Learning More About Ooma Quality of Service (QOS)
If you haven’t already, please be sure to read the Configuring quality of service article to get an understanding of how QoS works. This article goes further in-depth into how Ooma manages bandwidth and prioritizes packets going through the Ooma Hub and Telo Base Station in the upstream direction.
- Why do I need to configure a QoS bandwidth value with Ooma?
- Setting the QoS Value
Why do I need to configure a QoS bandwidth value with Ooma?
QoS works by allocating a portion of your total available bandwidth to Ooma services, including phone calling and voicemail playback. In order for QoS to work properly, it needs to know what your Internet speed is in the upstream direction.
Many home routers and other Voice over IP adapters claim to have QoS capabilities built into them, but most do a poor job of implementing packet prioritization. One of the main reasons QoS just doesn’t work well on these other platforms is they do a bad job at guessing what the true upstream bandwidth is. Most of these other devices also don’t provide an option to set what your upstream bandwidth actually is.
Setting the QoS Value
The following diagrams illustrate how well Ooma QoS works with different configured upstream QoS bandwidth values. As mentioned in the “Configuring quality of service” article, it’s best to use an Internet speed test site to determine what this value actually is. For the most optimum results, it is best to configure your “Upstream Internet Speed” to be 15-20% less than your measured upstream bandwidth.
In the following diagrams, data packets (e.g. web uploads, bit-torrent, etc) are colored green, while Ooma service data is colored navy blue. The Internet Usable Bandwidth represents the upstream bandwidth of your Internet Service Provider (ISP). The Ooma QoS Bandwidth is the “Internet Upstream Speed” you configure under the Ooma QoS settings.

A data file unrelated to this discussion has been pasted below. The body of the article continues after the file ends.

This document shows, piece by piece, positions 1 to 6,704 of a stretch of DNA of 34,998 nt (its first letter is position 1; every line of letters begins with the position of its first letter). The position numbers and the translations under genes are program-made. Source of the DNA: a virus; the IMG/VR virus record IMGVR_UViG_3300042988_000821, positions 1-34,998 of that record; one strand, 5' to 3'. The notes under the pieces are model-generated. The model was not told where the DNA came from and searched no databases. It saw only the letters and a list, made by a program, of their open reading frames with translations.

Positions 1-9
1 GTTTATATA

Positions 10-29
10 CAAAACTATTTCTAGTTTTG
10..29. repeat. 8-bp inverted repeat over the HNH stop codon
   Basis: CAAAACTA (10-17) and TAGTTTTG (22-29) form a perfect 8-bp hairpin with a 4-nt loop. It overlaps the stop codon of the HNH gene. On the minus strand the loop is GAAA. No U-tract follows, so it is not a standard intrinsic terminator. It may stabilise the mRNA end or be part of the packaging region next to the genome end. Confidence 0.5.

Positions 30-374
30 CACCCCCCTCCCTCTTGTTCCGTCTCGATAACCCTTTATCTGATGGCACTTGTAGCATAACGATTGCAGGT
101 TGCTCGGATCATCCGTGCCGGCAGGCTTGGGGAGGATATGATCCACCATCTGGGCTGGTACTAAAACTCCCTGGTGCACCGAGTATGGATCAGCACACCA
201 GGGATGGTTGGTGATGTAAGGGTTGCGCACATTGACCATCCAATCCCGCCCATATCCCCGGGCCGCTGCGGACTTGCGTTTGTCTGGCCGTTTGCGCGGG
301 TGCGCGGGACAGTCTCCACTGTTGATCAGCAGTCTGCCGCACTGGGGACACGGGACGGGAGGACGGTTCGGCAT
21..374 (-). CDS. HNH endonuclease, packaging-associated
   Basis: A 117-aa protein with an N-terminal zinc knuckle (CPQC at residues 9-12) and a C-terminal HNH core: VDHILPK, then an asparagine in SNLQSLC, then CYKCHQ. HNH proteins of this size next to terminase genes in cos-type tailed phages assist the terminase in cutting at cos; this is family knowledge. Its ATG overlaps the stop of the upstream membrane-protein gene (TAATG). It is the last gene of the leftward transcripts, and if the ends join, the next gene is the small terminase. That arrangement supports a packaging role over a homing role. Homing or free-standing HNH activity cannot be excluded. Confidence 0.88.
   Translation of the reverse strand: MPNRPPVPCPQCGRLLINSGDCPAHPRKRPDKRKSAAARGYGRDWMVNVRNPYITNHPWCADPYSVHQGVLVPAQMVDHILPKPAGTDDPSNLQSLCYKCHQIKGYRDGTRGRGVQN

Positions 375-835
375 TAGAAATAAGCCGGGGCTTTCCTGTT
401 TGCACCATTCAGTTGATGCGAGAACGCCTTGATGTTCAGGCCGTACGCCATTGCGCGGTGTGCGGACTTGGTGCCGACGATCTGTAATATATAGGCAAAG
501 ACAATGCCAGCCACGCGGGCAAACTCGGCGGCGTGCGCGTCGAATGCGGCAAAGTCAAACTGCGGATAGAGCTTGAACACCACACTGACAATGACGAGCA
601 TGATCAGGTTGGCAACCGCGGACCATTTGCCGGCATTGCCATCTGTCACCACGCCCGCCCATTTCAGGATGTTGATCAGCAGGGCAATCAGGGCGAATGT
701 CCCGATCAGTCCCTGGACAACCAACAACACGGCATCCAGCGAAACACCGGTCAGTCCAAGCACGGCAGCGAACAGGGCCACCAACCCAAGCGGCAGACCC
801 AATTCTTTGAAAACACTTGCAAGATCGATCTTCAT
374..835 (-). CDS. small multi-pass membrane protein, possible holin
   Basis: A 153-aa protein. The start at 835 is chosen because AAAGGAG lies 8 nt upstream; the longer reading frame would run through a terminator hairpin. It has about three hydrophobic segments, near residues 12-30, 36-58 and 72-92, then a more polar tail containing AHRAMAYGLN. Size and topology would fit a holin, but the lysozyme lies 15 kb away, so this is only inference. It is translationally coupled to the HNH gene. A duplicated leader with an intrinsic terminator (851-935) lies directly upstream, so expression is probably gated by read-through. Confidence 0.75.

Scenario 1: Configured QoS Bandwidth is Equal to the Measured Bandwidth
In Scenario 1, data packets flow into the Ooma device. Some of these packets are dropped because they exceed the configured QoS bandwidth allocated for the traffic. By default Ooma allocates ~130 Kbps of traffic for ooma services in the upstream direction. This scenario illustrates an ideal configuration because the voice quality is guaranteed and there’s no wasted bandwidth or lost packets after the packet prioritization. However, the behavior of the QoS engine changes if your Internet bandwidth increases or decreases, as illustrated below.
Scenario 2: Configured QoS Bandwidth is Less than the Measured Bandwidth
In Scenario 2, some data packets are still dropped because there’s not enough available of total QoS bandwidth. While the voice quality is still guaranteed, we’re not utilizing the full bandwidth available, which can result in “Unused Bandwidth” when QoS is active. Normally this kind of loss is acceptable because QoS will only activate when you’re on a call AND it only affects bandwidth in the upstream direction, which doesn’t affect activities like web browsing and checking email.
Scenario 3: Configured QoS Bandwidth is Greater than the Measured Bandwidth
While Scenarios 1 and 2 guarantee the voice quality of an Ooma call, Scenario 3 does not. In this Scenario, the configured QoS bandwidth is greater than the measured bandwidth. This can cause degraded voice quality because Ooma cannot accurately allocate bandwidth for Ooma services.